A new research from Yale University has formed synthetic molecules which apparently have the ability of improving the body’s immune response to HIV and HIV-infected cells, in addition to prostate cancer cells.
The molecules known as ‘antibody-recruiting molecule targeting HIV’ (ARM-H) and ‘antibody-recruiting molecule targeting prostate cancer’ (ARM-P) apparently function by fastening concurrently to an antibody already in the bloodstream and to proteins on HIV, HIV-infected cells or cancer cells. By covering these pathogens in antibodies, the molecules supposedly label them as danger and activate the body’s own immune response. In the case of ARM-H, by strapping to proteins on the exterior of the virus, they apparently also avert healthy human cells from being contaminated.
David Spiegel, Ph.D., M.D., assistant professor of chemistry and the corresponding author of both papers, commented, “Instead of trying to kill the pathogens directly, these molecules manipulate our immune system to do something it wouldn’t ordinarily do.”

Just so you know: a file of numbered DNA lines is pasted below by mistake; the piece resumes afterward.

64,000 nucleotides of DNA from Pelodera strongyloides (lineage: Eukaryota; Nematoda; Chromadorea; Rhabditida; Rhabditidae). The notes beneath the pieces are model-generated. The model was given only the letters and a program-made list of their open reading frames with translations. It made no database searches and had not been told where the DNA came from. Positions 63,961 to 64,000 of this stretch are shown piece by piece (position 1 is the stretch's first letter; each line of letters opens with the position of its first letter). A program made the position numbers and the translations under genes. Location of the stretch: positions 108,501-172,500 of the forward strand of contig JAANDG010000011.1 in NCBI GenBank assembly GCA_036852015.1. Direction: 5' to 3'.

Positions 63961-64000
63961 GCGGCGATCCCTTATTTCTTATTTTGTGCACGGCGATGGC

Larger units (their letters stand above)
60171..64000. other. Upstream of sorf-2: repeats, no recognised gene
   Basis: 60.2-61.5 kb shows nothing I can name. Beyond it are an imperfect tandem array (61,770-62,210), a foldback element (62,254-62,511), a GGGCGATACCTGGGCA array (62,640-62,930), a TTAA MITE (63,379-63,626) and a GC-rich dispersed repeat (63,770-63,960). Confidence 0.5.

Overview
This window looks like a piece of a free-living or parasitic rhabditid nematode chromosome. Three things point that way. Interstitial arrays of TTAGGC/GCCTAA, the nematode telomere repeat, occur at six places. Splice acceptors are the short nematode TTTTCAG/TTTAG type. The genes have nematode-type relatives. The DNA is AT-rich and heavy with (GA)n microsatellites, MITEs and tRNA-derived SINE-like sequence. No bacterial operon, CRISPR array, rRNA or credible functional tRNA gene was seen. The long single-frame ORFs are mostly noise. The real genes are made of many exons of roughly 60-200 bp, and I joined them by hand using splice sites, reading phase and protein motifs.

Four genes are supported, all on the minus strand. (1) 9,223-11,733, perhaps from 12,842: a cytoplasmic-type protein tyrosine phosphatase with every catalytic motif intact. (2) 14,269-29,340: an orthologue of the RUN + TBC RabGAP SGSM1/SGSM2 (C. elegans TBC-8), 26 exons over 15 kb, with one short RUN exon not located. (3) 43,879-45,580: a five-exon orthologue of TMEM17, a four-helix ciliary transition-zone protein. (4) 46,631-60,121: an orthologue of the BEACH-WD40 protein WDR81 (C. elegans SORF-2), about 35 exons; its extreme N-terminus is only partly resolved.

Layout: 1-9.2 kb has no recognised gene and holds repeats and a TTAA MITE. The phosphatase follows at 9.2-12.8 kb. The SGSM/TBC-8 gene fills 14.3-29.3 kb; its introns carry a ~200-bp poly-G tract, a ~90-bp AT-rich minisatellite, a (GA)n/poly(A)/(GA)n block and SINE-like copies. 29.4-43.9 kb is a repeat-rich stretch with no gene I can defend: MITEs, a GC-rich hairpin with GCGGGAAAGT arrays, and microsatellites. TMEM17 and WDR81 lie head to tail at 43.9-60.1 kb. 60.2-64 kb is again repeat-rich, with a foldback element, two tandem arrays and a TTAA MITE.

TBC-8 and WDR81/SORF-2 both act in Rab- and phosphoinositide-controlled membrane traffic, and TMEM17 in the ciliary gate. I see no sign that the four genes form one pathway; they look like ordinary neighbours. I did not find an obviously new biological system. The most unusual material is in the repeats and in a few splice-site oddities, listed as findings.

Cancer and HIV are extremely hard to treat as both HIV and cancer apparently have techniques to avoid the body’s immune system. Present treatment alternatives for HIV and prostate cancer counting antiviral drugs, radiation and chemotherapy apparently entail severe side effects and are frequently futile against superior cases. While there are a few antibody drugs available, they are supposedly hard to generate in huge quantities and are quite expensive. They also must be injected and are apparently escorted by severe side effects of their own.
By contrast, the ARM-H and ARM-P molecules, which the team has supposedly started examining in mice, are structurally easy, economical to generate, and may apparently be consumed in pill form. And since they are doubtful to aim necessary biological processes in the body, the side effects could be lesser. These findings could result in new therapeutic approaches for these diseases.
The research was published in the Journal of the American Chemical Society.